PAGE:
– If you are lucky and get a dorm, you have to supply a proof of your financial security and a document certifying that you have a liability insurance. Aside from that, you have to find yourself a warrantor and produce a copy of this person’s ID card, a proof of their last three payoffs, about their having properly paid taxes, a bank account statement, a proof of residence, a verified copy of the seating order at the Versailles peace conference and an officially translated record of grades of your neighbour’s half-aunt from the fifth grade of her elementary school… Mais bien sûr, je plaisante – the rest, however, stays.
The most interesting point about the entire thing is then the fact that in a number of cases, no one is really interested in seeing the required documents, deadlines are ignored, things are done in a way completely different from the prescribed track, institutions are losing your documents and a university happens to forget to include half of your results into the final grade calculation.
You can then be asking yourselves what the point behind all this actually is. This is a question I ask myself fairly frequently (with a varying degree of desperation depending on the circumstances), and I have not yet found any satisfying answer; I have, however, developed a so-called theory of contact, according to which the French, because of some inexplicable reasons, are trying to maximalise the number of clerks you need to communicate with practically in any matter. The situation is then even better if each of the clerks are localized in a different office and preferably also in a different building – that gives the whole thing another dimension of adventure. Of course, the effort to maximalise the number of forms needed to sort out anything features prominently in my theory of contact as well.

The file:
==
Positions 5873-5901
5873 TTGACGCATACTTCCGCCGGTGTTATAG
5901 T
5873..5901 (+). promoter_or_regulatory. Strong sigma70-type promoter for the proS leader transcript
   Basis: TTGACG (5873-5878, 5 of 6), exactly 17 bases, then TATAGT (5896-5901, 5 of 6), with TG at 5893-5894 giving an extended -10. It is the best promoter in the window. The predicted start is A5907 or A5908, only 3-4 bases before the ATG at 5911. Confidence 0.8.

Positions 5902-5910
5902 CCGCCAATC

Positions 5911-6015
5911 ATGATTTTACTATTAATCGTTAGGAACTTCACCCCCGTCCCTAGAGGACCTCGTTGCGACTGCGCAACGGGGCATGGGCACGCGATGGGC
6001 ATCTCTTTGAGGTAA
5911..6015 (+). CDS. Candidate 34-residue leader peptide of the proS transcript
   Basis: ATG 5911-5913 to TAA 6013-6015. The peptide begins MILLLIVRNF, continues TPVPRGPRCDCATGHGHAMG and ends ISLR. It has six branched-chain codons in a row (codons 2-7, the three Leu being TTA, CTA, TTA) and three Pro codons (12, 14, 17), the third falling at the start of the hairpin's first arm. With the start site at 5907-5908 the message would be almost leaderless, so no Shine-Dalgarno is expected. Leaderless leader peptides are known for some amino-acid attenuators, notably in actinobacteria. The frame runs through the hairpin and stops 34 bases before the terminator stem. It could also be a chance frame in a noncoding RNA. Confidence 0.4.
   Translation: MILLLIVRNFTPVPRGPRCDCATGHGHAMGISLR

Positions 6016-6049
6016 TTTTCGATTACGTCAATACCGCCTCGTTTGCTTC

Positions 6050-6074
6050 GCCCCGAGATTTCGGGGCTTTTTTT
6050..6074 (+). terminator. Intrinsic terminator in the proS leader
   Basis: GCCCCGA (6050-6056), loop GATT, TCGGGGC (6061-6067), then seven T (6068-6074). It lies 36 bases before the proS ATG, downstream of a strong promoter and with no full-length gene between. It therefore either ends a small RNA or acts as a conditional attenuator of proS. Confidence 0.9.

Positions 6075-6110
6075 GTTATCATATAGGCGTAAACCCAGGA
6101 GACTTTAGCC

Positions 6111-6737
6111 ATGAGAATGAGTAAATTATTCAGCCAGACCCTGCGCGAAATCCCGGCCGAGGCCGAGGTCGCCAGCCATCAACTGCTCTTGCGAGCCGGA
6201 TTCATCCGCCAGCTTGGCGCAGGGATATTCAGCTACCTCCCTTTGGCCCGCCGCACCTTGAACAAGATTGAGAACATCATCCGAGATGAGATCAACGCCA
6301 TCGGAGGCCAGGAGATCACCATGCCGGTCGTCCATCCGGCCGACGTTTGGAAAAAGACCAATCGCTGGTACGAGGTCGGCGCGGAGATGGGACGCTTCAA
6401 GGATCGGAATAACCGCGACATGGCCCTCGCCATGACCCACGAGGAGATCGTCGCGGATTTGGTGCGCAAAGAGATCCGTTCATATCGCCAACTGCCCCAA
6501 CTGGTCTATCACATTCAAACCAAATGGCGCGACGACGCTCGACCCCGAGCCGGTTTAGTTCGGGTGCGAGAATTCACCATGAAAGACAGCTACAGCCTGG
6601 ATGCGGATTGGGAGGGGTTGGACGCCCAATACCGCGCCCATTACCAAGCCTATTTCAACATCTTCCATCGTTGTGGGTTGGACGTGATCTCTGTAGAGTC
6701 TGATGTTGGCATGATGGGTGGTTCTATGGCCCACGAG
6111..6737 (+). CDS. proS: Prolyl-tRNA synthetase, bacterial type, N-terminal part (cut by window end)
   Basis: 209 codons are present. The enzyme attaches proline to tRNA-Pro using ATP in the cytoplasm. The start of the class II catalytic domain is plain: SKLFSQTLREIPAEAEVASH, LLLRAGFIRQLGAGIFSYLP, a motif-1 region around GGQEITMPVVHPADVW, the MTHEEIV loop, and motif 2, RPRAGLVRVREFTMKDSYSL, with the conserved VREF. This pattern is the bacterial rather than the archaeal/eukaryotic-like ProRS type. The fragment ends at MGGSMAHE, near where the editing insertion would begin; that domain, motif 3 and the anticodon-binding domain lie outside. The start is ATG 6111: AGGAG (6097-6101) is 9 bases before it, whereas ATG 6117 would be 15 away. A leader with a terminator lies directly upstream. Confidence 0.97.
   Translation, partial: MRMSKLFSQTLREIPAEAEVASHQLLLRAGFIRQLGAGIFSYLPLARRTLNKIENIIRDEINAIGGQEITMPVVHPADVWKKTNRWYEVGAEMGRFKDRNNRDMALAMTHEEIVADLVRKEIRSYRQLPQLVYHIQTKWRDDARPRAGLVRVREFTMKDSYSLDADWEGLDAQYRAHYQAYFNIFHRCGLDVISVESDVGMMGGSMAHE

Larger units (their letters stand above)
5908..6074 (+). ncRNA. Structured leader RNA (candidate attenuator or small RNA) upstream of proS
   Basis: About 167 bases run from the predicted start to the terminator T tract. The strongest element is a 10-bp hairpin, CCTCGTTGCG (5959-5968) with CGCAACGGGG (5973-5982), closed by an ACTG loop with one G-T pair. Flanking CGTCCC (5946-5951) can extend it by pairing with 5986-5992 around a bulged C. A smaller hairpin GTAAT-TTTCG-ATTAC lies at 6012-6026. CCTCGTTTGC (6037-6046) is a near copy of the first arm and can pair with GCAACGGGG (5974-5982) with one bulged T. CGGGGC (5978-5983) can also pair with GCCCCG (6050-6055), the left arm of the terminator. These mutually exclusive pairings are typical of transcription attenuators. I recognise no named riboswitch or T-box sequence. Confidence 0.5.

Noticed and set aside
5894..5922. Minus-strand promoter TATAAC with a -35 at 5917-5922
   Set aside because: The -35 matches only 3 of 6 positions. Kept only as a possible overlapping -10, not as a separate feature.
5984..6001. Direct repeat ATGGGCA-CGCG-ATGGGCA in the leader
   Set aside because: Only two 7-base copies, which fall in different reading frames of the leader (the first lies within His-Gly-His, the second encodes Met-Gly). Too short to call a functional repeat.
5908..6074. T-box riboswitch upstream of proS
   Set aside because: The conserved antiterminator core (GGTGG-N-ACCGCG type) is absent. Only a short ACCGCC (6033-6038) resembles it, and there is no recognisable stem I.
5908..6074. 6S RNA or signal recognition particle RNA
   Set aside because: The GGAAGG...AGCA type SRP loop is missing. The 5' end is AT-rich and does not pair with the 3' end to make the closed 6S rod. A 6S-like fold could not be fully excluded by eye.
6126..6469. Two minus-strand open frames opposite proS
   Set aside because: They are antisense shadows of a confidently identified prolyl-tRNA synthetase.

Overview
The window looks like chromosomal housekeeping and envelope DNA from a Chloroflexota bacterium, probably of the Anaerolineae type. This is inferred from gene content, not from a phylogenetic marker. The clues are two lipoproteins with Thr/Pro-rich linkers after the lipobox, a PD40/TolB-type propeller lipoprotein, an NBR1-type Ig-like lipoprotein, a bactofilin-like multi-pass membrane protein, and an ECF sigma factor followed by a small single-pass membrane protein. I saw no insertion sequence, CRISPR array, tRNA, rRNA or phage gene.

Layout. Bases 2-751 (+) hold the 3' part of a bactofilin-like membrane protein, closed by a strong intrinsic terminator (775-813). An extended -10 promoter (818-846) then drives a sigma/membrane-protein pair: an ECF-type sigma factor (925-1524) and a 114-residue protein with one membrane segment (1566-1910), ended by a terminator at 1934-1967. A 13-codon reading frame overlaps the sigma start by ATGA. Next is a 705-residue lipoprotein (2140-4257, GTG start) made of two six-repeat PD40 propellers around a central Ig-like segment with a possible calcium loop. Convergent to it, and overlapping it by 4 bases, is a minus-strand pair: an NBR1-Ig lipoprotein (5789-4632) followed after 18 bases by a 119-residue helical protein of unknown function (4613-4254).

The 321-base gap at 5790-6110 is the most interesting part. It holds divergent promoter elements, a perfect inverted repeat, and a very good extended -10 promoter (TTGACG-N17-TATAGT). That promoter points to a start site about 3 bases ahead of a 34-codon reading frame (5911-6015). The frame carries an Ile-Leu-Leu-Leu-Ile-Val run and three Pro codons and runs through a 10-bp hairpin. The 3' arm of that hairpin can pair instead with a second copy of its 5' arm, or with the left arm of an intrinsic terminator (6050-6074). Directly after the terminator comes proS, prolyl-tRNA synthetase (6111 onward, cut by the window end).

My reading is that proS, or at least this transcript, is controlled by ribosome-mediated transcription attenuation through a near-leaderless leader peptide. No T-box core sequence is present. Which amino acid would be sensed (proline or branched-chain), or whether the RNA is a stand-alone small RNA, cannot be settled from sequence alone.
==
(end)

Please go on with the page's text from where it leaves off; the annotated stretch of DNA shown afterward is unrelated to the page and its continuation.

The theory can then be perceived in two ways: 1. Positive perception: Bureaucracy as understood by the French is a sort of an unorthodox society-wide party game, a massive open multi-player RPG, whose role is primarily to provide players with the possibility of training in small talk and socialisation in general; 2. Negative perception: Bureaucracy is a cruel battle in which clerks are trying to give hell to ordinary citizens – to see this process visualised, please have a look at the video below (supplied courtesy of monsieur Marek A.).
I do admit that the theory of contact is not yet perfectly developed and much field research is needed to elaborate on all of its facets. Talking about which, I am afraid that the marvellous opportunity to carry on with this research is not going to be something I will be able to avoid in the following months.